The subprime market is rapidly moving into meltdown. Since December 2006, at least 24 mortgage lenders have hit the wall. Nowhere is the sense of panic more evident than in the cost of default insurance on subprime loans. In just a few short weeks, it has as gone from 0.5 percent over LIBOR to 12 percent.

Like in all financial panics, institutions are slow to react, and then move with lightening speed. As always, the credit rating agencies are behind the curve. However, once financial distress becomes obvious, they start downgrading. Standard and Poors has just placed 11 loan packages worth $146m on watch for a possible downgrade.The larger subprime lenders are desperately over-provisioning for bad loans. The British bank HSBC has set aside $10.5bn (£5.4bn) to cover bad loans in the US.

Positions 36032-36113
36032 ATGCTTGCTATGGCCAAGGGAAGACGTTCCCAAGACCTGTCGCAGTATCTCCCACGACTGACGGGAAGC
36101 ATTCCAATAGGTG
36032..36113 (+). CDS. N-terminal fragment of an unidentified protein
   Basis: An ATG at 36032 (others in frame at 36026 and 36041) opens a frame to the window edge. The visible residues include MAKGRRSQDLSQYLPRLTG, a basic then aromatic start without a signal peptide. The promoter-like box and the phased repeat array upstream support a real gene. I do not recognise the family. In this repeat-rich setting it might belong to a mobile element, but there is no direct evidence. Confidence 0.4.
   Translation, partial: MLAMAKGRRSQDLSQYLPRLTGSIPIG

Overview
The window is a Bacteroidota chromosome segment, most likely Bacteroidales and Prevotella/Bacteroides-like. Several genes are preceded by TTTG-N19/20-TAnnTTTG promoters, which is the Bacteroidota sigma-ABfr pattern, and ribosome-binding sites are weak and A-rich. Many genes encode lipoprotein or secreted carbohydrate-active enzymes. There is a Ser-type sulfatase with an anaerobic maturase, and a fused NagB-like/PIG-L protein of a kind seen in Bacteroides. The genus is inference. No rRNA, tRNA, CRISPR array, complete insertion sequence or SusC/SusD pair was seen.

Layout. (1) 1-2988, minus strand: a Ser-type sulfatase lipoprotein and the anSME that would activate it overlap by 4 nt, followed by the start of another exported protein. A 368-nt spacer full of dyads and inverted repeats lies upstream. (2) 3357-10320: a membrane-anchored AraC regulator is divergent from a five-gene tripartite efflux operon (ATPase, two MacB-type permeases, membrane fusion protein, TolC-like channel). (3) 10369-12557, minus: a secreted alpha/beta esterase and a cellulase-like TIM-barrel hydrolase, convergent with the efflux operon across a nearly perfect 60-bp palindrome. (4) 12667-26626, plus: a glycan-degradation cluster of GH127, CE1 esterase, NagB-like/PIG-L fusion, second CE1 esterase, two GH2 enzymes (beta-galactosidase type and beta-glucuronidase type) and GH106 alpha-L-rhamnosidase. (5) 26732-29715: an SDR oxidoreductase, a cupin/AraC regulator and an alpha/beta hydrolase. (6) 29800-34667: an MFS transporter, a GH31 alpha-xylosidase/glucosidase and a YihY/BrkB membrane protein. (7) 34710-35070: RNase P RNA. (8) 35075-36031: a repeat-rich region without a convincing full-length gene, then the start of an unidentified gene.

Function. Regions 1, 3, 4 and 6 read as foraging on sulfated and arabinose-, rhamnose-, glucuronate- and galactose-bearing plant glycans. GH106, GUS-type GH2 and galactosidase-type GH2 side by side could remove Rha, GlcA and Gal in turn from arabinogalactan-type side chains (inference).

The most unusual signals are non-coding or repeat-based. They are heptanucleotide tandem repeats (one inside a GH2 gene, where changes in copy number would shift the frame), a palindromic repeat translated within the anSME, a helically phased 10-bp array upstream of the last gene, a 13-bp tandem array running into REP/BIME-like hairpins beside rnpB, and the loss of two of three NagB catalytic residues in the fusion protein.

However, it is the Fed that is last to react. Complacency still rules. As Governor Susan Schmidt Bies casually said "I don't think there'll be a large impact on prime mortgages from the sub-prime market,"

Lets wait and see.